Cloud deployments can be stressful. So can developing for OpenStack, the open source cloud software. Good thing for Racker Vish Ishaya he has a background as a monk and a meditation instructor and is well-trained in the arts of coping with stress.
Where most Rackers are seen as self-starters, Ishaya takes that to a new level. All of his technical skills are self-taught. He started programming at the age of 11 or 12. And at 16 he left home and traveled to Fiji to become a monk and teach meditation, an endeavor that would have him trotting the globe for a decade.
So how did Ishaya make it from Fiji to San Francisco to take the role of technical lead for OpenStack’s Nova project? It’s a long story with many starts and stops, but the main gist is this: While doing some business software work in Iowa, Ishaya was invited by a friend to come out and work on NASA’s Nebula project – after many offers from that same friend to join in on other endeavors. After getting the feeling that Nebula would be the real deal, Ishaya hopped in his car and drove from Iowa to San Francisco and arrived on April 9, 2010. Almost immediately he and his crew began coding for what would later become Nova, the OpenStack compute project. They worked three-days around the clock stopping only to refuel with the occasional beer and burrito.
By the third day, the team had its creation ready for demo. The next day, they demoed it for their supervisors, who were already a bit apprehensive about open source and also hadn’t necessarily permitted the project in the first place. At the time, Ishaya wasn’t on the NASA payroll, and it still took another two weeks before he would be – he was paid by his buddy for the work he put in.
What they had created was called Pinet. And once the code was open-sourced, it became Nova. The superiors were sold, and folks were moved from Eucalyptus to the Nova software.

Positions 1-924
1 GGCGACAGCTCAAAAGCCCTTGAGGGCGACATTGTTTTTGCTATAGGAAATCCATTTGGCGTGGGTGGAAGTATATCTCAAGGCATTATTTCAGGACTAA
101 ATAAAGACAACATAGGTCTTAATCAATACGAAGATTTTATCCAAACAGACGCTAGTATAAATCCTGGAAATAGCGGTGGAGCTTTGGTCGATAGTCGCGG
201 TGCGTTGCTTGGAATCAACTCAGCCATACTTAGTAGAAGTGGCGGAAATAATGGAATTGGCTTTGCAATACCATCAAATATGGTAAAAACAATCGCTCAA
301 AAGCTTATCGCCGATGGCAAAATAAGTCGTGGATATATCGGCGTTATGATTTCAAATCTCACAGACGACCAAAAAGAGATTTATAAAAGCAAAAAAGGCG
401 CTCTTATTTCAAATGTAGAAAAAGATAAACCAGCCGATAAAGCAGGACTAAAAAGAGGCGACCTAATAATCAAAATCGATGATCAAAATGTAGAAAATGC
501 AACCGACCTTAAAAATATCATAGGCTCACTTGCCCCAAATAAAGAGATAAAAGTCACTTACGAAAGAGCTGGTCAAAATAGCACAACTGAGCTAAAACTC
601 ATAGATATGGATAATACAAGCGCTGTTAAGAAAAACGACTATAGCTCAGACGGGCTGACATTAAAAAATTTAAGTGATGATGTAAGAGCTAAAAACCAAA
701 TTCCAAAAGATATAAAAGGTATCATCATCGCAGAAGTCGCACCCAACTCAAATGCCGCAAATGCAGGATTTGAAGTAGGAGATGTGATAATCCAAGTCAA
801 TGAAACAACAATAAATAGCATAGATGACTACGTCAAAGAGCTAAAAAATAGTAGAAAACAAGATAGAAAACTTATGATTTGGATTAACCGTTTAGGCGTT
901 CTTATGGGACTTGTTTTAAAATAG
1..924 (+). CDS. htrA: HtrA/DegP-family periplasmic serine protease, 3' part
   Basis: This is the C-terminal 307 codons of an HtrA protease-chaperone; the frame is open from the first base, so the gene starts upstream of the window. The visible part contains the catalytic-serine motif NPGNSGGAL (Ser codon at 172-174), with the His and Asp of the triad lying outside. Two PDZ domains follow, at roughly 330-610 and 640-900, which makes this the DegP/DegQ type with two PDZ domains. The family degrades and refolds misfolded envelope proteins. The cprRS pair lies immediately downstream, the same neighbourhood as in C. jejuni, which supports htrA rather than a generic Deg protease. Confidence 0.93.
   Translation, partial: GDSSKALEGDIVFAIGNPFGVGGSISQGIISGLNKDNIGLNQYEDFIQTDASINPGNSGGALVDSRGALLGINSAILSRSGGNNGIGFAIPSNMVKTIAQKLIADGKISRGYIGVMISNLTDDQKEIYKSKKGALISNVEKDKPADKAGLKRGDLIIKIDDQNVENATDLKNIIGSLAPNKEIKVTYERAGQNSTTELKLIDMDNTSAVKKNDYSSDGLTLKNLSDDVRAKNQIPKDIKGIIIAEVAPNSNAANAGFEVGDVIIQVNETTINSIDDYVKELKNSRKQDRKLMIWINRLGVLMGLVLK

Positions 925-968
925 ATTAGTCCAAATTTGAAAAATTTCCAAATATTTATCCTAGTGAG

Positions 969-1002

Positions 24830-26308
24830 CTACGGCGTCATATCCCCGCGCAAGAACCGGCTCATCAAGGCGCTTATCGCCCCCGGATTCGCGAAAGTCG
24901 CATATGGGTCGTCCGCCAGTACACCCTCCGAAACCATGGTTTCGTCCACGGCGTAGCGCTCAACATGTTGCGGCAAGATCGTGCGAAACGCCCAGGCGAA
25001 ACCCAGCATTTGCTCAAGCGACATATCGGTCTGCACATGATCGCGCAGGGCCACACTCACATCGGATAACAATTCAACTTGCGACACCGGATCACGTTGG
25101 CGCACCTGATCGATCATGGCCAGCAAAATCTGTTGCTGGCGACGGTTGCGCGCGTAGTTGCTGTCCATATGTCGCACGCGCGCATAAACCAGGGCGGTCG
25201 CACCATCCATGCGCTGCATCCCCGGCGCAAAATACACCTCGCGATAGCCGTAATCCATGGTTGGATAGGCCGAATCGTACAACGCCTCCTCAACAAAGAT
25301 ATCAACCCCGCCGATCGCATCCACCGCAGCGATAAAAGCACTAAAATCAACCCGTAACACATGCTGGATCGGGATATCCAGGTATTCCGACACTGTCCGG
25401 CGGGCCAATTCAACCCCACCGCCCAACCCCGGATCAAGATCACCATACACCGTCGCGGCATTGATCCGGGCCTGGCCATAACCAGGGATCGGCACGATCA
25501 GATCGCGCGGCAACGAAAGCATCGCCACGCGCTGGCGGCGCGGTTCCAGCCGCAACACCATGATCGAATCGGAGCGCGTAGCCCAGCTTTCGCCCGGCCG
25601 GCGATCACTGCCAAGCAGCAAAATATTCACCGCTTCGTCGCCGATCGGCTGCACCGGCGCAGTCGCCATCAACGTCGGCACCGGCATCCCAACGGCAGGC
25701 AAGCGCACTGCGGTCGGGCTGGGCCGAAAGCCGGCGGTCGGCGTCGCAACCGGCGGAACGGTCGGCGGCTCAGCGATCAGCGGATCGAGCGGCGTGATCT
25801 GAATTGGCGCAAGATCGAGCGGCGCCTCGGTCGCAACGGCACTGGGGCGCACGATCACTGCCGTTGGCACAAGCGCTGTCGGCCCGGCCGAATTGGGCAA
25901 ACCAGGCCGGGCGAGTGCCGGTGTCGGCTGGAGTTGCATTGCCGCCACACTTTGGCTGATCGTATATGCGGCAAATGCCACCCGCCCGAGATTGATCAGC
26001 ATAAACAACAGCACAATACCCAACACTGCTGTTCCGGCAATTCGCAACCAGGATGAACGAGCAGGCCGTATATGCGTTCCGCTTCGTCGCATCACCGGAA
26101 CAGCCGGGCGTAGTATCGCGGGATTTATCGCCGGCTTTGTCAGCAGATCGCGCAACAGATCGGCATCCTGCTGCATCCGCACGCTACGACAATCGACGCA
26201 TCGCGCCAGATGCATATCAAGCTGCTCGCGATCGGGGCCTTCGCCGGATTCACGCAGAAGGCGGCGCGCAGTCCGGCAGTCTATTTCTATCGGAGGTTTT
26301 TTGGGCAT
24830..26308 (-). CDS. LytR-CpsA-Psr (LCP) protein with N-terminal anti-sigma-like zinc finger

That project, despite all of the uncertainty, put Ishaya on the ground level of two major cloud developments: The founding of OpenStack and helping NASA embrace open source.
“With OpenStack, the day that I showed up was the day it began, from the compute side,” he said.
There was also a short stint with Anso Labs, before that was acquired by Rackspace. And despite some objection – and a pair of rock, paper, scissors-type tournaments to make the final determination – Ishaya considers himself Anso Labs’ first official employee, and has bragging rights to that distinction.
Now, Ishaya has been elected as the technical lead for Nova, OpenStack’s compute project – and he’s been reelected twice more – a role that has him running and coordinating the project and taking on a good chunk of the content for OpenStack Design Summits.
“When I showed up, I was kind of the new guy,” he said, noting that during the early days there were rock star programmers putting the building blocks in place. But being a constant learner and thriving on a challenge, Ishaya said he buckled down and learned the ropes. At one point, he said, he was working on the code nearly every day for up to 12 hours. Full immersion and persistence paid off.
On top of that, Ishaya is now also a part of Rackspace Cloud Builders, helping Rackspace customers build their clouds and making sure their OpenStack deployments work properly.
In a true show that there’s indeed no rest for the weary, Ishaya recalled a time he was working on customer deployments and chipping away at what would become OpenStack’s Diablo release, all while trying to plan for the OpenStack Design Summit. That’s easily an eight-day work week.
And he’s at it again; working on a two-week deploy with the sold out San Francisco OpenStack Design Summit and Conference just around the corner (April 16 to April 20).
“You’d think I would learn my lesson,” he said.
Through it all, though, Ishaya looks to find a healthy balance in all he does, harkening back to his meditation instruction in Fiji.
“Primarily, going around and teaching meditation is about learning how to cope with stress and be even-tempered, which I need a lot of,” he said. His time in meditation has made him a comfortable public speaker, a skill that comes in handy at Design Summits and other engagements.
But really, his teachings in mediation have armed him with the ability to work with people and customers and to navigate around professional and personal roadblocks.
“People just want someone to listen to them,” he said. “It’s a lot of listening and building bridges between different groups. And I do that a lot being the project technical lead.”